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The following Google Map shows the known (or believed) locations of inns or beerhouses

around the centre of the Meltham. As uncertain, it is not included on the map


he exact location of the Stiff Shackle (26) remains

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Where the name of the premises is not given but can be guessed, it 1s shown in <angle brackets>. A question mark indicates a degree of uncertainty and (???) means that the name of the premises is not known.

Baines (1822)

1. Eastwood John, butcher & vict. Fleece 2. Garlick John, butcher & vict. Swan

White & Parson (1830)

1. Eastwood Wm. vict. and butcher, Fleece 2. Garlick John, vict. & butcher, Swan 3. Siddall Samuel, vict. Waggon & Horses

Pigot’s (1834)

Taverns & Public Houses

Friendship, Jas. Johnson, Meltham mill Golden Fleece, William Eastwood, Meltham Swan, John Garlick, Meltham Waggon and Horses, Jonas Siddall, Meltham William the Fourth, James Taylor, Meltham

Retailers of Beer

Bastow Joseph, Meltham mill <Kings Life Guard> Bower John, Meltham (???) Hirst William, Thick Hollins <Smiths?> Kenworthy George, Hey <possibly Black Goose at Spark Green?> Mellor George, Meltham mill <Antwerp?> Waterhouse James, Mill moor <Kitten> Waterhouse John, Mill moor <Cat Inn>

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Pigot’s (1841)


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White’s (1853 & 1854)


Beaumont Ths. & Co. brewers, &c, Meltham Mills

Inns and Taverns

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Post Office Directory (1857)


Bamforth Timothy, Waggon & Horses

2. Bastow Martha (Mrs.) King’s Life Guard, Meltham mills



Bray John, Rose & Crown, & butcher & farmer Crosland Joseph, beer retailer <Bell> Dyson William, Spotted Cow, & farmer Gill Henry, Swan inn Johnson James, Friendship, & farmer & timber merchant, Meltham mills Knight John, beer retailer (???) Knight Sampson, Shepherds’ Inn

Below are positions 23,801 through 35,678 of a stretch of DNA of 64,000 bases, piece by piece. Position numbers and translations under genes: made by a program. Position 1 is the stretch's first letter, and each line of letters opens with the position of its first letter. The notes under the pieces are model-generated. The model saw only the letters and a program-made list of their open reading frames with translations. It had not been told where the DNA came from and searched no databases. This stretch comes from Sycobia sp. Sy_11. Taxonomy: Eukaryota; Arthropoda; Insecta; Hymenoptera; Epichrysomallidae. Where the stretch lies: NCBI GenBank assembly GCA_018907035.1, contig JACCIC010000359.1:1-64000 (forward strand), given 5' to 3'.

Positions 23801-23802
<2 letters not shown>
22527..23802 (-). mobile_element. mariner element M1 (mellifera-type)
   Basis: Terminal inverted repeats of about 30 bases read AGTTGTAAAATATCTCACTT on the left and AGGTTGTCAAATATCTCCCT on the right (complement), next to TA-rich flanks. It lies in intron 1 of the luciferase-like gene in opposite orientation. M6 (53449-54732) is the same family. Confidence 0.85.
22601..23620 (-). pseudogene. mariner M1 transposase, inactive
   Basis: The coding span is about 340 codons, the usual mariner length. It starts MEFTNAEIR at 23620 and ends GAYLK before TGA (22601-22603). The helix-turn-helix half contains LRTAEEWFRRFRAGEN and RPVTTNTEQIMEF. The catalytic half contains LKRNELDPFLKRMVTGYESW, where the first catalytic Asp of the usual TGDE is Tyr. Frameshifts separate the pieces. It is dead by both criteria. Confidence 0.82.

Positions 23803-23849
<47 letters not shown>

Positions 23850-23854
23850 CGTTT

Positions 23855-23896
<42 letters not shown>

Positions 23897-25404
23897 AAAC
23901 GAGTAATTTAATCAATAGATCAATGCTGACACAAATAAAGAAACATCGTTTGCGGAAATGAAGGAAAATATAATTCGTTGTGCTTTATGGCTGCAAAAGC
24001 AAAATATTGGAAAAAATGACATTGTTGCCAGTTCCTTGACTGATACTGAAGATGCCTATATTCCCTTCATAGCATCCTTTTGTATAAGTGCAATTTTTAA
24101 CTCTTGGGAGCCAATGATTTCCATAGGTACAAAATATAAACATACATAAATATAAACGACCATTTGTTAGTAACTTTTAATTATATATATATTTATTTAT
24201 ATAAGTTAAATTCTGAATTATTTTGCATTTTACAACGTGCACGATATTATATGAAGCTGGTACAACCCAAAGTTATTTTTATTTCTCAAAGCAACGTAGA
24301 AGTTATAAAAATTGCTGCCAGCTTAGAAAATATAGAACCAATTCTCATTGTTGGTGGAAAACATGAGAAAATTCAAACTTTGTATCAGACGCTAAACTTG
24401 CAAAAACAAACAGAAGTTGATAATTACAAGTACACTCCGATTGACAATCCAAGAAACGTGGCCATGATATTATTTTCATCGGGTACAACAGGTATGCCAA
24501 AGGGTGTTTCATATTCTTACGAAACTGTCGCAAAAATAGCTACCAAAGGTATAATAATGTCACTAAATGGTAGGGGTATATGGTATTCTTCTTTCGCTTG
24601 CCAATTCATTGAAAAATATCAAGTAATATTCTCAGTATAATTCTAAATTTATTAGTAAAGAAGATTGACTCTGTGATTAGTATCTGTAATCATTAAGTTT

10. Moorhouse Josiah, beer retailer (???) 11. Waterhouse John, sen. beer retailer <Cat Inn>

White’s (1858 &

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White’s (1866)

Inn and Taverns

1. Friendship, Meltham Mills, James Johnson 2. King’s Life Guard, Richd. Wheatley Hirst 3. Rose and Crown, John Bray 4. Shepherd’s Inn, George Armitage 5. Spotted Cow, William Dyson 6. Swan Inn, Joseph Knight 7. Waggon and Horses, David Cairns Beerhouses 1. Knight Sampson <probably Brown Cow> 2. Taylor Abraham <New Inn, Mill Moor> 3. Waterhouse John <Cat Inn> White’s (1870)

Inns and Taverns

1. Friendship Inn, Meltham Mills, Mrs. F. Johnson 2. New Inn, William Dixon 3. Railway hotel, John Hollingworth 4. Rose and Crown, George Henry Bray 5. Swan, Joseph Knight 6. Waggon and Horses, Thomas Shaw Beerhouses 1. Knight Samson <Brown Cow?> 2. Shaw Thomas <Travellers Rest> 3. Taylor Abraham <New Inn, Mill Moor> 4. Waterhouse Jno. <Cat Inn>


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White’s (1881)


1. Dyson William, New inn, & farmer Meltham

Armitage Joseph, Helme Bray Alfred, butcher, & Rose & Crown Dyson William, New inn Hirst Charles William, Railway hotel Hirst Henry, Wagon & Horses Shaw Martha (Mrs.), beer retailer, Meltham moor <Travellers Rest> Teale John Cuttell, Swan inn Waterhouse John, beer retailer <Cat

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Although the majority of the inns and beerhouses in Meltham would have initially brewed their own ale and beer, the rise of several large breweries in the Huddersfield area during the 19th Century led to many premises becoming acquired as